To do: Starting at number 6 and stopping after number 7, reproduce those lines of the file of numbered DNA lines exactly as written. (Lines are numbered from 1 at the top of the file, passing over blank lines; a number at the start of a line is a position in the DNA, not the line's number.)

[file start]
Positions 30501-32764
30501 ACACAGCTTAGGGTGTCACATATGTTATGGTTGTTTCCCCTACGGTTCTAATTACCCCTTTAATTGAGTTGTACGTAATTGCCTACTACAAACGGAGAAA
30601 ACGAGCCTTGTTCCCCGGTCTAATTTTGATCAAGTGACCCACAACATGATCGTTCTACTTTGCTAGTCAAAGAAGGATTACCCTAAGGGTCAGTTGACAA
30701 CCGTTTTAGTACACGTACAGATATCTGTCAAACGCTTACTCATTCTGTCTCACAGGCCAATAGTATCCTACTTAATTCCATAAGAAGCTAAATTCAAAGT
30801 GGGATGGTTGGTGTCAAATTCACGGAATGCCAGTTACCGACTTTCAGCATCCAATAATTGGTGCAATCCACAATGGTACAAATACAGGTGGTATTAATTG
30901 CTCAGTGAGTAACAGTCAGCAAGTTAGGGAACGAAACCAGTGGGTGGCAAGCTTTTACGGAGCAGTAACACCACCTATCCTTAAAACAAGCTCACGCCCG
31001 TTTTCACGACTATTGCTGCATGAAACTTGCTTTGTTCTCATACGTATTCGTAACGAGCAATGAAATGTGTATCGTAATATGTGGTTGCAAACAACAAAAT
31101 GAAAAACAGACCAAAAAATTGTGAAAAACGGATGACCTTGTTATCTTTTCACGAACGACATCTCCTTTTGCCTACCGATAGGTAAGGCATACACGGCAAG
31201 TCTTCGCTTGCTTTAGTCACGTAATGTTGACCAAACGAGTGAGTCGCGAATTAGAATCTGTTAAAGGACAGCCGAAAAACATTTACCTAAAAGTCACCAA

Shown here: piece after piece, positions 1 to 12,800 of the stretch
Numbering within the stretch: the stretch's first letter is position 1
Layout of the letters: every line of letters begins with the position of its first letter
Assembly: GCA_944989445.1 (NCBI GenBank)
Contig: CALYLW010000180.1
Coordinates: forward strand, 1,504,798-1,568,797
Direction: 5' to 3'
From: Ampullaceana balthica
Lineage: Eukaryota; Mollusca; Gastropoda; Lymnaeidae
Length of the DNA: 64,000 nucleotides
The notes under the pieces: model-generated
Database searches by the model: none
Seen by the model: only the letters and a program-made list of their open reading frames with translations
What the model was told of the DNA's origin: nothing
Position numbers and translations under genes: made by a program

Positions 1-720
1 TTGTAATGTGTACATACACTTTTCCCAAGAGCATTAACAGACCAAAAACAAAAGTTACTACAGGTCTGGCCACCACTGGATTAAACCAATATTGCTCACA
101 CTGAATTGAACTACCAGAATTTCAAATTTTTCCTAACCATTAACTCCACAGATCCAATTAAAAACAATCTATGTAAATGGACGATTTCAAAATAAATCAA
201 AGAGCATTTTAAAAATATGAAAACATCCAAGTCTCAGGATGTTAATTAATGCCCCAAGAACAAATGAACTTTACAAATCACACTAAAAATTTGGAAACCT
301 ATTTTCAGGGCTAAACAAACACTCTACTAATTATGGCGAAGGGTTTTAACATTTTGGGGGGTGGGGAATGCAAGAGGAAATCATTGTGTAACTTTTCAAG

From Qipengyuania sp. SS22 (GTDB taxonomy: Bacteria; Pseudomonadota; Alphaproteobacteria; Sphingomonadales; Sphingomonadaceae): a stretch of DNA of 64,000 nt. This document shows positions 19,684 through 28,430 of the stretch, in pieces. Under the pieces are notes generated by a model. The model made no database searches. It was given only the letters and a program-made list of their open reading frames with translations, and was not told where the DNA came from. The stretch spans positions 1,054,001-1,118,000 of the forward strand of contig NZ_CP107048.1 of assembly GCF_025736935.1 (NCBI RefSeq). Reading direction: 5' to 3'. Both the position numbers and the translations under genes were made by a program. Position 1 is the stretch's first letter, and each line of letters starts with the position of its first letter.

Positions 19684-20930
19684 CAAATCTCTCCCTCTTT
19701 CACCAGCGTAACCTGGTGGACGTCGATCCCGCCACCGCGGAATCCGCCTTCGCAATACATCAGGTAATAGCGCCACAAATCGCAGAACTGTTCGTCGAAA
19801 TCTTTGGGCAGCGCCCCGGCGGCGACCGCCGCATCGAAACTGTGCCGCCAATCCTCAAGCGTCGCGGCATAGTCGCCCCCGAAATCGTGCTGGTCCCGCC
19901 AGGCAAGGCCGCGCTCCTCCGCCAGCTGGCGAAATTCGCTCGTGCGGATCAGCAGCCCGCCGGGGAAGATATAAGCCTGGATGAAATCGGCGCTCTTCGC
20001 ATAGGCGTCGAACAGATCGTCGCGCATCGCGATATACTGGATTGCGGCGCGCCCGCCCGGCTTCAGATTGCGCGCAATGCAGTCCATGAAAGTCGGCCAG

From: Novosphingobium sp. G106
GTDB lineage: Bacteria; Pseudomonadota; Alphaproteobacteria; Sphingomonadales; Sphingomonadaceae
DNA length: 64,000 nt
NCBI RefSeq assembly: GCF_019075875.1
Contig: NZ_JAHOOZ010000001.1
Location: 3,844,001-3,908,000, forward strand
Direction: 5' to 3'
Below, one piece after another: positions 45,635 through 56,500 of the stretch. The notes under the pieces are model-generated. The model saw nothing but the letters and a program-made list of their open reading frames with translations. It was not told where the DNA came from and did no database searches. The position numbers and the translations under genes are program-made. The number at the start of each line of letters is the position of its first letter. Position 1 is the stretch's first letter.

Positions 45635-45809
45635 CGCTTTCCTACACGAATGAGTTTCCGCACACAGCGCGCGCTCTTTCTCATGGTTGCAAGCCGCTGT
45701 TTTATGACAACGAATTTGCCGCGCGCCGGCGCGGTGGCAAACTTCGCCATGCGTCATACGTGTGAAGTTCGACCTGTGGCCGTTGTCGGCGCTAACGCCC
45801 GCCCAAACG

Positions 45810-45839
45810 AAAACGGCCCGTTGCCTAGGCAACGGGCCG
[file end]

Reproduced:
30901 CTCAGTGAGTAACAGTCAGCAAGTTAGGGAACGAAACCAGTGGGTGGCAAGCTTTTACGGAGCAGTAACACCACCTATCCTTAAAACAAGCTCACGCCCG
31001 TTTTCACGACTATTGCTGCATGAAACTTGCTTTGTTCTCATACGTATTCGTAACGAGCAATGAAATGTGTATCGTAATATGTGGTTGCAAACAACAAAAT